MLB: Chicago White Sox at Oakland Athletics

Athletics 8, White Sox 1: The good, the bad, and the ugly

There are some games that can easily be delineated using a common and some might say lazy format that’s been lent from a 52-year-old movie. Monday’s 8-1 loss to the Athletics is one of those games.

The good

Reynaldo Lopez flashed the type of swing-and-miss stuff that makes it easy to understand why the evaluators who are high on him believe he can be an above-average starting pitcher. He struck out 10, the highest total of his White Sox career (he had one 11-strikeout game in 2016 with Washington), and flashed plus stuff with the fastball, slider, and change-up while generating 11 swings-and-misses.

The velocity on his fastball sat 96-98, according to Brooks Baseball, but perhaps more importantly maintained that velocity as his pitch count crept upward. He lasted six innings and ended his outing with four consecutive strikeouts, including a 97-mph offering he threw past Stephen Piscotty to end his evening.

He was wild at times, walking four, and got beat on two mistakes — a hanging slider that Khris Davis hit for an RBI double and a 92-mph fastball that Matt Olson hit out — and home plate umpire Mike DiMuro’s strike zone was consistently forgiving for both teams throughout the night, but there was enough good stuff there to find optimism. Lopez could still be a reliever, or one of those Danny Salazar-type frustrating fringe starters who misses a ton of bats but makes enough mistakes to remain fringe-y, but there’s still plenty to dream on with him, and tonight was a good example of why.

The bad

…where to begin?

The offense is still putrid. They’ve scored zero or one in four of their last seven games, and again struggled with runners in scoring position, going 0-for-5.

They made Oakland starter Daniel Mengden, he of a 5.36 ERA in 24 career starts, look like an efficient, inning-eating machine, drawing just one walk (bonus good: Matt Davidson’s TEAM LEADING 10th of the season) while striking out eight times.

It took a Jose Abreu lead-off home run in the ninth to chase Mengden and avoid their third shutout of the season.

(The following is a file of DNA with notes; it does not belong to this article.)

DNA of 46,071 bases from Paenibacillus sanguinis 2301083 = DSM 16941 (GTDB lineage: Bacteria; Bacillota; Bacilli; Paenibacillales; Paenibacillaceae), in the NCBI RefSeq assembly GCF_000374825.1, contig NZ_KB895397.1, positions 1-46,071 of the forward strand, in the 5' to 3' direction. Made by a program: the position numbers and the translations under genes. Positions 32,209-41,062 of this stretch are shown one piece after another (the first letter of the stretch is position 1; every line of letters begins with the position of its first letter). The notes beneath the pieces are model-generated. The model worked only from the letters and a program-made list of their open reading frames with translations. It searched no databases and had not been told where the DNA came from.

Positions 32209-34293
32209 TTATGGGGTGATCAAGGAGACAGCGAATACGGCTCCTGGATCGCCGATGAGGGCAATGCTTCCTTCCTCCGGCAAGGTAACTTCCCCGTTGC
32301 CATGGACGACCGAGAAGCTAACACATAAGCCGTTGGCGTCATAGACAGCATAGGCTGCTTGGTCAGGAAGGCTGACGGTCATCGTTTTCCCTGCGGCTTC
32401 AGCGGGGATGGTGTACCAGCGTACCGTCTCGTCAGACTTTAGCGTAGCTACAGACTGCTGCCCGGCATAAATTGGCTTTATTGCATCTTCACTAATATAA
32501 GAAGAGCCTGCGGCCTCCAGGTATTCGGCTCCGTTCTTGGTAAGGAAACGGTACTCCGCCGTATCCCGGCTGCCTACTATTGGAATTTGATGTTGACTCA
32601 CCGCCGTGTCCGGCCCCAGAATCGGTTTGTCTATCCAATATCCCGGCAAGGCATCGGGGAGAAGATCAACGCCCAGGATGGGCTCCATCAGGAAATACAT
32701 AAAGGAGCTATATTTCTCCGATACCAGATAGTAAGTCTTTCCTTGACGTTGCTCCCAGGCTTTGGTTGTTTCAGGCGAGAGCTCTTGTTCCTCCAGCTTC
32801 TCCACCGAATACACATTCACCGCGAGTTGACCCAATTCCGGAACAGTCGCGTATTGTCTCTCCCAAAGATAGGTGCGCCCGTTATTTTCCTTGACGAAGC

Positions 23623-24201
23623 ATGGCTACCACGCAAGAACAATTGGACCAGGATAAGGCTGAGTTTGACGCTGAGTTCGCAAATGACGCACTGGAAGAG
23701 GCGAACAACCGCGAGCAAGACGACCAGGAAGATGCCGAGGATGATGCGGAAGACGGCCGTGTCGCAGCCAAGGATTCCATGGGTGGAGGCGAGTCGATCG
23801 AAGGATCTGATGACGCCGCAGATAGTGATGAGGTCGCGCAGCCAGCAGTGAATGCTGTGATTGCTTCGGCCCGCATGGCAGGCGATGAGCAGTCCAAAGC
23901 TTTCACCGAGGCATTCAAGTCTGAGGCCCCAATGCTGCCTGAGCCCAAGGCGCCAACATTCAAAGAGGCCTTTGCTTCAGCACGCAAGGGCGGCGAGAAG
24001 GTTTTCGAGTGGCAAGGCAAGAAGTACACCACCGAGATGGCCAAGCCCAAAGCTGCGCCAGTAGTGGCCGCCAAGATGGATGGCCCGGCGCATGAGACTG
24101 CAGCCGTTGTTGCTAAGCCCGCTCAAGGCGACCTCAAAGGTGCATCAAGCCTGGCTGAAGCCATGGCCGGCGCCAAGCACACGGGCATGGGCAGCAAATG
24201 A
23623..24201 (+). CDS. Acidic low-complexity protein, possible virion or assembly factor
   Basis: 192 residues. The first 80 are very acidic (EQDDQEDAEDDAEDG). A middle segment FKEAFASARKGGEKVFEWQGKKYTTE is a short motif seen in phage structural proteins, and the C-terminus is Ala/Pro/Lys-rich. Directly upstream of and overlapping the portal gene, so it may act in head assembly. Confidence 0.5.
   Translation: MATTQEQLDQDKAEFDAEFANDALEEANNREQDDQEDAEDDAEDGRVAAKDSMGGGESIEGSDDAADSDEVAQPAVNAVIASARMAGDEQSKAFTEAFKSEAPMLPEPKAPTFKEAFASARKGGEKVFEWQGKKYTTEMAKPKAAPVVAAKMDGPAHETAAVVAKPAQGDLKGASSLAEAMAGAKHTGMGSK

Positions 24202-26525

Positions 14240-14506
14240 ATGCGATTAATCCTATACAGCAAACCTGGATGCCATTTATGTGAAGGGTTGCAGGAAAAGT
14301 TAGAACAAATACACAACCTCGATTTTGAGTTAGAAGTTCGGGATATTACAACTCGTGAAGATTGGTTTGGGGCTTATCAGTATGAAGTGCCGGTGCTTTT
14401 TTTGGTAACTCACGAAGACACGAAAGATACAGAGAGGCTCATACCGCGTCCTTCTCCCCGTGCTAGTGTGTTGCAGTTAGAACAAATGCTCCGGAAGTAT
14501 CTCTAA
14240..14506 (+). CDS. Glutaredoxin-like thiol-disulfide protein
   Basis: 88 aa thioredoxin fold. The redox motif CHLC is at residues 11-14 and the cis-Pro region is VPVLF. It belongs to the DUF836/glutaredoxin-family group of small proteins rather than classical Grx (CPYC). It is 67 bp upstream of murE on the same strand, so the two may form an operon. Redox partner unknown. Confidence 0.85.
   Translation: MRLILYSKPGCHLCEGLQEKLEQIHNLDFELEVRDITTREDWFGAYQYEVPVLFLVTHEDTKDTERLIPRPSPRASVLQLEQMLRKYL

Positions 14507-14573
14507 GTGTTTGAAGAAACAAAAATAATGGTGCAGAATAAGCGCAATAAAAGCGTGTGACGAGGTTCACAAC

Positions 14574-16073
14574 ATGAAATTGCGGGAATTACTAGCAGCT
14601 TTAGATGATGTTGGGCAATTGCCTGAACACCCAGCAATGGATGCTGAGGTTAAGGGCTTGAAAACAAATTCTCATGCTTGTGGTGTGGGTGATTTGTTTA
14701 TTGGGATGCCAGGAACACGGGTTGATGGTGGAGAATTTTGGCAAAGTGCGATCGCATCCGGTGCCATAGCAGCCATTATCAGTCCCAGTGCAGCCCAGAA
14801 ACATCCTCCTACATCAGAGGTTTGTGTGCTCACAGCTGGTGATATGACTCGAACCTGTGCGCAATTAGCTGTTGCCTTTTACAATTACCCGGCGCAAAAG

Avisail Garcia continued to look over-aggressive at the plate and is in a 1-for-21 slump, seeing just 10 pitches in his four plate appearances.

Opening day against the Royals feels like an eternity ago.

The ugly

The entire seventh and eighth innings.

The White Sox were unlikely to win given the offensive woes, but the seventh inning put an outcome that was in doubt completely out of reach. After Luis Avilan walked Jonathan Lucroy to begin the frame, a free out turned into a base runner when Jose Abreu couldn’t handle a sacrifice bunt by Matt Joyce. Following a Marcus Semien single to load the bases with nobody out, a tailor-made double play ball off the bat of Jed Lowrie went through Tim Anderson’s legs and under DEFENSIVE REPLACEMENT Leury Garcia’s glove, plating a pair of A’s.

Defensive woes continued in the eighth inning, when Chris Volstad walked Matt Chapman to lead-off the inning (sensing a theme here?), and a throwing error by Adam Engel on a Mark Canha single gave Oakland further opportunities.

Including Lopez’s four, White Sox pitching walked seven on the evening and the bullpen, even setting aside the defensive misplays, walked three and struck out just one while allowing four earned runs over the final four innings.

There will be nights like this with a rebuilding team. Things like Lopez’s performance and Davidson looking good at the plate are positives worth focusing on, but the White Sox being run-of-the-mill “bad” is a lot easier to stomach than looking embarrassingly incompetent.

Let’s hope we see less of the latter going forward.

Lead Photo Credit: Neville E. Guard-USA TODAY Sports

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3 comments on “Athletics 8, White Sox 1: The good, the bad, and the ugly”

Mike Lipkin

Wow, between the shortstops legs and under the glove of the outfielder. Sounds like my 8th grade softball team.
And, they carry on that time-work white sox tradition of games-long team-wide hitting slumps.

Mike Lipkin

That should have been “time-worn” not “time-work.”

Richard Whiting

Honestly watching this team is beginning to wear on me. We are heading for our 6th straight losing season. I get the rebuild, and we have to give it time….but when you see players like Moncada on pace to strike out over 300 times….well it is hard to watch.

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